You’ve heard them all before.
The flu vaccine can make you sick. Don’t bother getting the shot if you’re young and healthy. Pregnant women should avoid the flu vaccine.
Simply Googling the word “flu” turns up a bevy of tips and advice for staying healthy. But how do you separate the good information from the bad?
Here to help you debunk some of the common myths or misconceptions around influenza and the flu vaccine is Susan Kline, MD, who specializes in infectious diseases and serves as the infection control medical director for the University of Minnesota Medical Center, Fairview.
Myth: The influenza vaccine protects me against the “stomach flu”.
The influenza virus—the culprit behind the common flu—can leave you with fever, congestion, muscle aches and fatigue, but it does not usually affect your digestive tract. Instead, the illness known as the “stomach flu” or gastroenteritis is caused by other viruses, bacteria or even contaminated food, according to Dr. Kline. For this reason, an influenza vaccine is not effective guard against gastroenteritis, Kline said.
Myth: I got sick with flu-like symptoms even though I received the seasonal vaccine. I should have been protected.
Although the flu vaccine isn’t 100 percent effective, chances are your flu-like illness wasn’t actually influenza—but another bug masquerading as the common flu.
“There are also many seasonal respiratory viruses that circulate in the winter, like the Parainfluenza virus, RSV, and Coronavirus. Those could all cause symptoms that might seem similar to the influenza,” Kline said. “The flu vaccine cannot protect against those viruses.”
This year, a new, quadrivalent flu vaccine that protects against four separate strains of the flu virus is available. So even if the vaccine won’t save you from other garden variety infections, the protection it offers against influenza continues to expand.
Myth: I can get the flu from the flu vaccine or the nasal spray.
The short answer is no, you cannot get the flu from either the traditional vaccine or the nasal spray, according to Kline. The traditional vaccine is filled with dead influenza viruses that are unable to cause illness. You may experience some soreness in the area of the shot, or feel tired in the days following the vaccine. That worn out feeling is just part of the body’s response as it manufactures antibodies in response to the vaccine, Kline said.
The virus delivered in the nasal spray is still alive. However, this particular virus has been modified by scientists so that it cannot survive in the higher temperatures found inside the human body. For that reason, the only side effect you’ll feel from the nasal spray is a stuffy nose as your body responds to the virus in the spray.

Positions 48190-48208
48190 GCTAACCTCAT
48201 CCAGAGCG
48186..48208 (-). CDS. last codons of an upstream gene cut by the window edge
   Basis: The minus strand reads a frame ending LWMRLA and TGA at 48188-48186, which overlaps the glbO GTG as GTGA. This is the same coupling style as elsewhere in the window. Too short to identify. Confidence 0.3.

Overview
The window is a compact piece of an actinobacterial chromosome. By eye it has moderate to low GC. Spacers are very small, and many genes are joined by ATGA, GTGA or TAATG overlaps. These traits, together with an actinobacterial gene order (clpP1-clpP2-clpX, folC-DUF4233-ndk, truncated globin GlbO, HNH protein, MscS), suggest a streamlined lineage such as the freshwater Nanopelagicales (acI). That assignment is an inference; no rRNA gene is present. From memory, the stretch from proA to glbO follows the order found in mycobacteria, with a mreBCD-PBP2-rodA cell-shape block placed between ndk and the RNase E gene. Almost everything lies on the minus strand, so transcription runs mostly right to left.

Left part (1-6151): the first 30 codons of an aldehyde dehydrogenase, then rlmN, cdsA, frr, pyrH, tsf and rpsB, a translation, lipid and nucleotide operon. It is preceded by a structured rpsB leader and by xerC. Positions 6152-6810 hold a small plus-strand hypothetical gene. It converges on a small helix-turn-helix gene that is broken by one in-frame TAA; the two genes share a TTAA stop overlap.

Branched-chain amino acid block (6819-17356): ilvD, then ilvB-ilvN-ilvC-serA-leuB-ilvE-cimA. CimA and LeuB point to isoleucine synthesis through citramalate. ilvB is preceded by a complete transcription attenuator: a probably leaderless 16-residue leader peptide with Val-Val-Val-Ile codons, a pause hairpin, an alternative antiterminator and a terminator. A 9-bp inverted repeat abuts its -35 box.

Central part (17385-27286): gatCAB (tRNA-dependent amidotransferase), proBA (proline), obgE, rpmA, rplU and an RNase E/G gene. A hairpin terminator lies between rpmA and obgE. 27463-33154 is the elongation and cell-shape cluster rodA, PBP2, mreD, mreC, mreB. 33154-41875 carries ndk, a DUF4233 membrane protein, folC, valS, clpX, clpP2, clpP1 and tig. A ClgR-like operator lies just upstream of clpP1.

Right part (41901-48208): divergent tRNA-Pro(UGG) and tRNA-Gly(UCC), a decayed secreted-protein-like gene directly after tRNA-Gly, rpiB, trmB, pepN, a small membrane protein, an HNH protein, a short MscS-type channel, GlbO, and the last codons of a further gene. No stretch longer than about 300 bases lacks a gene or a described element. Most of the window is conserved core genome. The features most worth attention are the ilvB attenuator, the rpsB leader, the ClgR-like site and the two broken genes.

Myth: Exposure to cold weather increases my risk of getting the flu.
Chalk this one up as an old wives’ tale. Although the influenza virus tends to peak during the colder months of the year, there is no correlation between exposure to cold weather and vulnerability to the virus, Kline said. However, the same rules don’t apply if you’re out in public during the winter and come into contact with someone carrying the virus.
Myth: Flu vaccines are risky for pregnant women.
Not only is this misconception false—it’s actually dangerous, Kline said. Pregnant women should make receiving the vaccine a high priority, simply because the consequences of getting the flu can be more severe for a pregnant woman. During the H1N1 epidemic in 2009, pregnant women who got that virus ran a higher risk of respiratory failure and death than other members of the population, Kline said.
Newly-minted mothers and fathers infected with influenza could also give the illness to their newborns, who are also at high risk of severe complications from the virus.
Myth: The flu shot isn’t effective unless you get it by November.
It’s hard to predict when the flu season will peak each year. Typically, the virus has a six month season that lingers from late October or early November well into the following spring, Kline said. It can also peak more than once per season.
Because of the virus’ innate unpredictability, it’s better to get vaccinated as early in the season as possible—especially when you consider that it takes roughly two weeks for a vaccinated individual to develop peak immunity. Still, Kline said, the vaccine will be effective no matter when you receive it.
Myth: I'm young and healthy. I don’t need to get the flu shot.
So you’re young and healthy. Good for you. Now go out and get that flu shot anyway.
In 1918, a particularly virulent flu pandemic hit hard among previously healthy young adults, killing many of them, Kline said. And in 2009, that pattern was repeated: The effects of the H1N1 virus were disproportionately felt among young adults, Kline said.
“It’s one of those things you don’t want to gamble with,” Kline said.
For information on where to receive a flu shot, visit the Minnesota Department of Health Immunization page.